Weird and whacky traditions in the Russian army

Varvara Grankova
These college-style fraternity initiations in the Russian army often define a recruit's future place in the social hierarchy during their military service and help to build character during a difficult time.

A male military barracks is a place where several hundred young soldiers live side by side for a year. There is a hierarchy between the ‘juniors’ (the first six months of service) and the ‘seniors’ (the second half of the year, plus those to be discharged from the army in the next 60 days) (link to my previous text about ‘Elephants’ and ‘Ghosts’), depending on how long they have already served.

To move from one ‘caste’ to the other, soldiers' ingenuity has invented a whole series of initiation rites which ‘junior’ soldiers go through in order to become ‘real’ soldiers. ‘Senior’ soldiers, in turn, have traditions built around teaching the youngsters life skills.

Silencing the tiger; hitting a snoring soldier with a pillow or slipper to stop him preventing others from sleeping. Often, a ‘ghost’ [new recruit] is sent to ‘silence the tiger’ and the tiger turns out to be a ‘Grandpa’ [senior soldier] or ‘Demob’ [a conscript nearing the end of his one-year service]. At such moments the expression on the face of the ‘juniors’ usually changes dramatically because, in revenge for being woken up, the ‘Grandpa’ usually assigns them to extra duty or orders them to ‘scrub the orifices’!

Scrubbing the orifices; cleaning the ‘orifices’ (i.e. toilet bowls) of an entire barracks for a day. The most unruly new recruits who refuse to carry out orders or who commit breaches of discipline in some way or other are sent to ‘scrub the orifices’. The punishment is applied in order to bring the disobedient ‘junior’ conscript down a peg or two and to show him everyone is on equal footing and they won't get away with thing like skiving off work. Only ‘Demobs’, who are usually just a few weeks away from being discharged, can get away with skipping work duties! 

To disappear; skiving off work. ‘Disappearing’ is regarded as a classy act of disobedience among ‘Grandpas’. They can literally ‘hide’ from their work duties in the gym or barracks, and usually spend their last weeks going about their own business and getting ready to be discharged.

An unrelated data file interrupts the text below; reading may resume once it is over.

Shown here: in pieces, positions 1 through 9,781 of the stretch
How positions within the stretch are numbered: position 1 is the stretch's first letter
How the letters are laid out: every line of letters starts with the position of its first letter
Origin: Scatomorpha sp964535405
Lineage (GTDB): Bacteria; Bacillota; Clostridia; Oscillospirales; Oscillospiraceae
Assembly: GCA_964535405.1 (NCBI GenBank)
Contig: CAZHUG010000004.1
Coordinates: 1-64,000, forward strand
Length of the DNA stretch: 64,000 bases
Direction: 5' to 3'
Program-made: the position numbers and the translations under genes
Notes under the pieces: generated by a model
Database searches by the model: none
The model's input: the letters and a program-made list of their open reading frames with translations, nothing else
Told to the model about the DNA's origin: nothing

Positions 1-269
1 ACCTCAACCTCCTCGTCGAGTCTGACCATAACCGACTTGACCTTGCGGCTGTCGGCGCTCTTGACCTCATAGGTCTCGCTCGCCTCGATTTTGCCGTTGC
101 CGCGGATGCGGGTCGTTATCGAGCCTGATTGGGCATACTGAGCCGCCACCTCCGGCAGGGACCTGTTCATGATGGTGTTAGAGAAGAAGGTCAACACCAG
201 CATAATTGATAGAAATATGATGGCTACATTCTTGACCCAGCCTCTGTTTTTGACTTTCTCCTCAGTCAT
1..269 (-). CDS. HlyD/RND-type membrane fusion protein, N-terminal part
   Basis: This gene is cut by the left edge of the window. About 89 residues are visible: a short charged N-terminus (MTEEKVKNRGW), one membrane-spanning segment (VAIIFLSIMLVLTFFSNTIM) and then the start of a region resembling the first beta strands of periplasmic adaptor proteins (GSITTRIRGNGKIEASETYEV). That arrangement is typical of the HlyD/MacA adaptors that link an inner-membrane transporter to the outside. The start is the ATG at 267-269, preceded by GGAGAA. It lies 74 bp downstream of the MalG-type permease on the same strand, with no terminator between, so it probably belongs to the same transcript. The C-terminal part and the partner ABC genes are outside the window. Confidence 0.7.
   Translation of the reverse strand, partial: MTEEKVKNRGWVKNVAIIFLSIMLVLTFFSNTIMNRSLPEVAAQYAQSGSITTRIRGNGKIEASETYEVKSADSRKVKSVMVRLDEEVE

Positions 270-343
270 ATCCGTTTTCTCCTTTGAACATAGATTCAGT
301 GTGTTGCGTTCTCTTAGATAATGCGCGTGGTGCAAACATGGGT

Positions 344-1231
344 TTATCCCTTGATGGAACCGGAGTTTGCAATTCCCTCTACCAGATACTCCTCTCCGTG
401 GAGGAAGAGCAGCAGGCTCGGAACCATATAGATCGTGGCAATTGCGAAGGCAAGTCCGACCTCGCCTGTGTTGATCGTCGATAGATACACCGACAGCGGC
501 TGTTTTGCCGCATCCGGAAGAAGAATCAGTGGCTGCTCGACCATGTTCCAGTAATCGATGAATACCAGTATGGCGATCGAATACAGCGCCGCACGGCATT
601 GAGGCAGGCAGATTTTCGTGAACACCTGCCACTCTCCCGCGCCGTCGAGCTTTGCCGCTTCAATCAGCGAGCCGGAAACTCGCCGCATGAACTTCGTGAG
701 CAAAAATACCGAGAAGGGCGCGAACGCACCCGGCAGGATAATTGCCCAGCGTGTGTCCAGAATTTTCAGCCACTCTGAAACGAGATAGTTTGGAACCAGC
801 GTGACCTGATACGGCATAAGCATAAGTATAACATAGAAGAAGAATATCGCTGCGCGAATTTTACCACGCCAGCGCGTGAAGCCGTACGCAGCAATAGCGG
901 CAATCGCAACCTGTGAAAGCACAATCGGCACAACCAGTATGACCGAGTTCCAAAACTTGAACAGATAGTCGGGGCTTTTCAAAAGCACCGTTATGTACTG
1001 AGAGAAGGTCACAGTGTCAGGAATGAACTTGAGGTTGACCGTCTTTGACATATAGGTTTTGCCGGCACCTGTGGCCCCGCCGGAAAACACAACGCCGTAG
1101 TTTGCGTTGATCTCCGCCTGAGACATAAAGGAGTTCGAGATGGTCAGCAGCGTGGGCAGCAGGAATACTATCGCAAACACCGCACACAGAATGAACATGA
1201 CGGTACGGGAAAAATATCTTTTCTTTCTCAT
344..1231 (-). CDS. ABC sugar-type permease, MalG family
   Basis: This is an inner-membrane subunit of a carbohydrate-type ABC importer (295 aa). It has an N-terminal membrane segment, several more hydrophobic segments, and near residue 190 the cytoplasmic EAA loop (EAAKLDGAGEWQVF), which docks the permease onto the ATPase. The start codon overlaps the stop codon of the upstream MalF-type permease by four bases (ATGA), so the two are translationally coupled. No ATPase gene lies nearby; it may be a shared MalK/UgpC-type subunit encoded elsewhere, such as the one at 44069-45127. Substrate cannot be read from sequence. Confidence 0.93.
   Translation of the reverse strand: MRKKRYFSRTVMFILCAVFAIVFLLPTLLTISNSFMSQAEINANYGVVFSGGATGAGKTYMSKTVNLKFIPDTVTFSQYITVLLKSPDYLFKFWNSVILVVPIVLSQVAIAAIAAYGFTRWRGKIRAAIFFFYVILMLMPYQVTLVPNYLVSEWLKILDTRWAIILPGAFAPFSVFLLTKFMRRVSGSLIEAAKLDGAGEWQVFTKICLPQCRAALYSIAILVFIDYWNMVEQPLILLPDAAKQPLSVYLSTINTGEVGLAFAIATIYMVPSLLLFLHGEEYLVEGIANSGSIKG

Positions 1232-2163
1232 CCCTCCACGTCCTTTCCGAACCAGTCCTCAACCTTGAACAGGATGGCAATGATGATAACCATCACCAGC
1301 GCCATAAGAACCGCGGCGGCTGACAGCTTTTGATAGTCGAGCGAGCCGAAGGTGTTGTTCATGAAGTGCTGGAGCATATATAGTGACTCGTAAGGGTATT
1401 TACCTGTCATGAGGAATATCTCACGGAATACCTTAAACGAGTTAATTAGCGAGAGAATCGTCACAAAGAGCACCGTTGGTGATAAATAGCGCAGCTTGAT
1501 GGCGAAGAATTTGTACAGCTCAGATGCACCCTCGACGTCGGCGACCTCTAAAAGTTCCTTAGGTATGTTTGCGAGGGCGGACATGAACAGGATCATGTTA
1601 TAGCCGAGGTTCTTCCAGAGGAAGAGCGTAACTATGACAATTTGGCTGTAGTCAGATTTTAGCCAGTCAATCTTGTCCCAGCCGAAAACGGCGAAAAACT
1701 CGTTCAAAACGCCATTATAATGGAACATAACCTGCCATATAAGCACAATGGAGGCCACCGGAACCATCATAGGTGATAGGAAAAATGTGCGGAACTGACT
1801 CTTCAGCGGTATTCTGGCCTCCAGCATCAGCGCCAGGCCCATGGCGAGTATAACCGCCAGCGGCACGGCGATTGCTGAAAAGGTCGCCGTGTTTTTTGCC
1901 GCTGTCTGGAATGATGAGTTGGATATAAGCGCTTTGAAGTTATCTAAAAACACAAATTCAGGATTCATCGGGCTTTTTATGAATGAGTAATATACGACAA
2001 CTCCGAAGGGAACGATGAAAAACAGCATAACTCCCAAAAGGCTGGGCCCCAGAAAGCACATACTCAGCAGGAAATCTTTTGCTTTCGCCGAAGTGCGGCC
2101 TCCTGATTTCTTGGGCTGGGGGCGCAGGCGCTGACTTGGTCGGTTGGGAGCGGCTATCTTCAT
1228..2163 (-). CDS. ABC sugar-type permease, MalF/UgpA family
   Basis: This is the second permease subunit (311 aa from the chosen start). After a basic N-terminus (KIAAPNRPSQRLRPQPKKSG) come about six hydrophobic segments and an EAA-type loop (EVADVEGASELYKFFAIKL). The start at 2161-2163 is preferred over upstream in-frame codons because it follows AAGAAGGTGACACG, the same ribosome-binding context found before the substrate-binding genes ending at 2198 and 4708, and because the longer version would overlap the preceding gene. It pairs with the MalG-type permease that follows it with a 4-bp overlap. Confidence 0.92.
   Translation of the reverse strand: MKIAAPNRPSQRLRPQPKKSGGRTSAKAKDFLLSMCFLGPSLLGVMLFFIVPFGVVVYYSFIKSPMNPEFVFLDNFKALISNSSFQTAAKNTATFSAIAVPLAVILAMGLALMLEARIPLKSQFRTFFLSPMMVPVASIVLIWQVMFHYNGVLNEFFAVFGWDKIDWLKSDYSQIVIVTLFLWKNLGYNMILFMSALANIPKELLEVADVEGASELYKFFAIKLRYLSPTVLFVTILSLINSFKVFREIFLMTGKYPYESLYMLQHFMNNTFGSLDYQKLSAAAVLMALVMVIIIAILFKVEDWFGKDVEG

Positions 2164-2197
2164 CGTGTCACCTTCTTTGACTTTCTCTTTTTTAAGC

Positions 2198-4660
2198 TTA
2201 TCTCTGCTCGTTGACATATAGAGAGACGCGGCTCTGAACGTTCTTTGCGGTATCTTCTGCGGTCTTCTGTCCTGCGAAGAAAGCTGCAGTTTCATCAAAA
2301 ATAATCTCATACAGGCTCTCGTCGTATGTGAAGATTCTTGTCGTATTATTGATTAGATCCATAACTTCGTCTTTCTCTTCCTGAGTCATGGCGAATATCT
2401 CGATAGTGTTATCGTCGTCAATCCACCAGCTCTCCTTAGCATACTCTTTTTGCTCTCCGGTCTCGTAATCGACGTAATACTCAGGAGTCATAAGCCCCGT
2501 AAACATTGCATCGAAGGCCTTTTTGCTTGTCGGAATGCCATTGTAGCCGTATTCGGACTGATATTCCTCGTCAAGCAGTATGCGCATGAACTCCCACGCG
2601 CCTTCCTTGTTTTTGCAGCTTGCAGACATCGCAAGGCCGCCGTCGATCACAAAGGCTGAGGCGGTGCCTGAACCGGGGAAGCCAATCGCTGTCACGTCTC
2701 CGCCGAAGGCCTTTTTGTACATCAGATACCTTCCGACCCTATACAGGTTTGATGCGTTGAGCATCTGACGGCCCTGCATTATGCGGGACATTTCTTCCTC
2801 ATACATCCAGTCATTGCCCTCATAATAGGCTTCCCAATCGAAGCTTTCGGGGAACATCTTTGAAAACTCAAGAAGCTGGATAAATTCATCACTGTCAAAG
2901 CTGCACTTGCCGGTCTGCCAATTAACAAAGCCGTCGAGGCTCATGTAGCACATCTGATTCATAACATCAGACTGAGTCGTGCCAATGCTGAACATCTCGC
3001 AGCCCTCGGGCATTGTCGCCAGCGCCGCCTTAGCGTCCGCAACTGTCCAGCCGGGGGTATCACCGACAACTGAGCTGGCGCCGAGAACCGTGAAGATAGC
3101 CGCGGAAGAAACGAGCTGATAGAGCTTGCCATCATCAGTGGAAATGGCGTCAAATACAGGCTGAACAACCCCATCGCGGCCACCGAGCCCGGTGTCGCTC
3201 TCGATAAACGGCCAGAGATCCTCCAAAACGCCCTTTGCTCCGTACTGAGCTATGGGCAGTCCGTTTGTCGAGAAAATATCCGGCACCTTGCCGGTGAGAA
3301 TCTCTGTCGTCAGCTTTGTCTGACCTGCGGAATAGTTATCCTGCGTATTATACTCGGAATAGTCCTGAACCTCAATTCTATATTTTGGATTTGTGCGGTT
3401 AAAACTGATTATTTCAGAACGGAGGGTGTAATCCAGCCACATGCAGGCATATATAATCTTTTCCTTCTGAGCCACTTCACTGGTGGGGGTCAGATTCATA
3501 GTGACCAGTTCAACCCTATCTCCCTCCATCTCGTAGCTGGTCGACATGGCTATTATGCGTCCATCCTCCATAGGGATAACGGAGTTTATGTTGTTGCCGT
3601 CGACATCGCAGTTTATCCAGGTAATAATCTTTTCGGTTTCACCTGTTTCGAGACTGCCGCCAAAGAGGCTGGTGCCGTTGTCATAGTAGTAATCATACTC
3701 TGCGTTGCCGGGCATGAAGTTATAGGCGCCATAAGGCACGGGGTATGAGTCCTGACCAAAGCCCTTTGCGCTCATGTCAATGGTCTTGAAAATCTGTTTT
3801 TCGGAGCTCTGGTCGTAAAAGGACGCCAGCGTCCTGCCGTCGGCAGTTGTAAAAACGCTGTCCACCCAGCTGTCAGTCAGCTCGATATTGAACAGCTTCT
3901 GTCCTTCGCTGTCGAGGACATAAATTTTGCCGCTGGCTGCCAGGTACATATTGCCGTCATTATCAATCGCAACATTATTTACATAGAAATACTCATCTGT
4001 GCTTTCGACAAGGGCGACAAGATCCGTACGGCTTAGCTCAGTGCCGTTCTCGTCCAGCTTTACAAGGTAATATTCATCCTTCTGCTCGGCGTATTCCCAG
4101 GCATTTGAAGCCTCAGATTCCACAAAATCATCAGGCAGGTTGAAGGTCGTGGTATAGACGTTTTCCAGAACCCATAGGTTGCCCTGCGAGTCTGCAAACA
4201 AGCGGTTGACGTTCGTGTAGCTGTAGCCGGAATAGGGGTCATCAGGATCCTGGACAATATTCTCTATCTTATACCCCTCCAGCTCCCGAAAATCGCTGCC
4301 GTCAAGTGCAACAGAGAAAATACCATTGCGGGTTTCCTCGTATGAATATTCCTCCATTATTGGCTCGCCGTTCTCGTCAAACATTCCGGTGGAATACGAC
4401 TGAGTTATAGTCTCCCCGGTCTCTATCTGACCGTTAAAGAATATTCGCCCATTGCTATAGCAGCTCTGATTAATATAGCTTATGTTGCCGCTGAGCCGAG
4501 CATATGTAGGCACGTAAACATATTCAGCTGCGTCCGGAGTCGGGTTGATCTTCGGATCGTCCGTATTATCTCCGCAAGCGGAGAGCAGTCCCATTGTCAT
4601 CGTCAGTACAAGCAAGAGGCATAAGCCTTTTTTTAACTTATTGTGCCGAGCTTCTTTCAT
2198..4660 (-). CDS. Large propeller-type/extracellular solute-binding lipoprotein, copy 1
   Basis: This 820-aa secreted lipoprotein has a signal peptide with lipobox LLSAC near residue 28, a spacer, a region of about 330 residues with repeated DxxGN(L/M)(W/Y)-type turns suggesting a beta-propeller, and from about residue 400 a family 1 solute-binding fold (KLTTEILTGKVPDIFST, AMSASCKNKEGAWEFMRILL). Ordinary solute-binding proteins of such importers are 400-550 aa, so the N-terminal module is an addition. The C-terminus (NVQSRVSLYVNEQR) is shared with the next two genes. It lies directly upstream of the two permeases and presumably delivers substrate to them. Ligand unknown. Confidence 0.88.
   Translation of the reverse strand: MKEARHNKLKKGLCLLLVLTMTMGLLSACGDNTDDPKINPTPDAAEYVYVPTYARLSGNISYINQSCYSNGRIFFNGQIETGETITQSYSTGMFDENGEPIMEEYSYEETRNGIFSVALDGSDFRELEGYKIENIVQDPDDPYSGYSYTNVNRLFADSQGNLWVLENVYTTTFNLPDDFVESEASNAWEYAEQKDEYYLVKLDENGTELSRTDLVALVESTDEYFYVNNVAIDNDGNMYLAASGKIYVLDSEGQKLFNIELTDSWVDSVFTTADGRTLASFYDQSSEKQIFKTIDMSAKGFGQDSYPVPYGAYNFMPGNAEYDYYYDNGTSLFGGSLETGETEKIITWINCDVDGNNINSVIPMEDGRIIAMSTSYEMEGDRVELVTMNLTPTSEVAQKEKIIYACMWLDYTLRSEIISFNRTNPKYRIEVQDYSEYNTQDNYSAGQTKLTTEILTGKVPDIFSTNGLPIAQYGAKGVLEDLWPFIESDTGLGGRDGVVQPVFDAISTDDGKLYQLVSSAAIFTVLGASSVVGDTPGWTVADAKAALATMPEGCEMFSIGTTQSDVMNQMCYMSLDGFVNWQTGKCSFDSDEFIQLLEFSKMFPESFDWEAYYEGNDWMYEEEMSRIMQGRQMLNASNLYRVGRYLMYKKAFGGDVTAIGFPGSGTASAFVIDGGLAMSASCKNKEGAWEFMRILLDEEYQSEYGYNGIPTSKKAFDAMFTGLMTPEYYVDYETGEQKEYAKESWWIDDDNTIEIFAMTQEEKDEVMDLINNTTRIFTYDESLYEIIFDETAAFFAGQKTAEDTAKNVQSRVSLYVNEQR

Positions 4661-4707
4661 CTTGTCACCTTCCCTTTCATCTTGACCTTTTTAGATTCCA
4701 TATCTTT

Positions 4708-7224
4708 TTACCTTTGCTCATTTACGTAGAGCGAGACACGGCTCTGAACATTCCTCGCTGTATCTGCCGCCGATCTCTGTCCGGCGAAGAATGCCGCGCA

‘One’; rounding up all ‘junior’ conscripts in earshot for a particular task. A ‘Demob’ shouts “One!” and all the ‘junior’ conscripts in the barracks or on the army premises should rush towards him to find out what the ‘Grandpa’ wants. And since you are a ‘junior’, you must carry out the orders of the ‘senior’, without fail.

Two times two; punishing a conscript for failing to remember how long he has until he is discharged. A ‘Demob’ asks a ‘Ghost’, “Two times two?”, to which the ‘Ghost’ should reply how many days remain until his discharge from the army. If the ‘Ghost’ doesn't know the answer or has forgotten it, he is regarded as having wasted his day and must be punished.

Working out the juniors; regular physical training for new recruits. This is part of everyday training, but is also used as a punishment in order to keep ‘junior’ conscripts in line. Apart from physical workouts and sport, soldiers can be sent to march around the parade ground for several hours or clear the snow off the army premises in winter.

Running off to Sochi; an official term meaning a ‘weekend leave’. As a bonus for good service and behavior, a soldier can earn a ‘ticket’ to go and see his family in town on Saturday and Sunday. The phrase ‘to run off to Sochi’ is also applied to those who go AWOL (‘Sochi’ in this case is not the town, but the Russian abbreviation for ‘absent without leave’) - illegally leaving/fleeing your army unit. In this case, the punishment for ‘running off to Sochi’ is a stint in ‘diesel’.

Diesel; spending time at the disciplinary battalion or army prison. This is for soldiers who have illegally ‘run off to Sochi’ or are guilty of non-regulation conduct in their army unit – like stealing money or obtaining money fraudulently from others, staging fights, swearing at or hitting an officer or fellow serviceman, etc.

The thermometer; waking up a conscript who’s slept through the morning wake up call. The ritual is called ‘the Thermometer’, because fellow soldiers lift the bed of the soldier concerned vertically – to resemble a ‘thermometer’ – which makes the sleeping soldier fall to the floor.

The Demob’s final accord; doing community work within the unit, in order to leave a good impression among fellow officers before being discharged. All work is done voluntarily and exclusively by the ‘seniors’, without any the involvement of ‘juniors’. For example, some of my comrades carried out repairs in their barracks while others helped to finish building and equipping a fitness room for officers.

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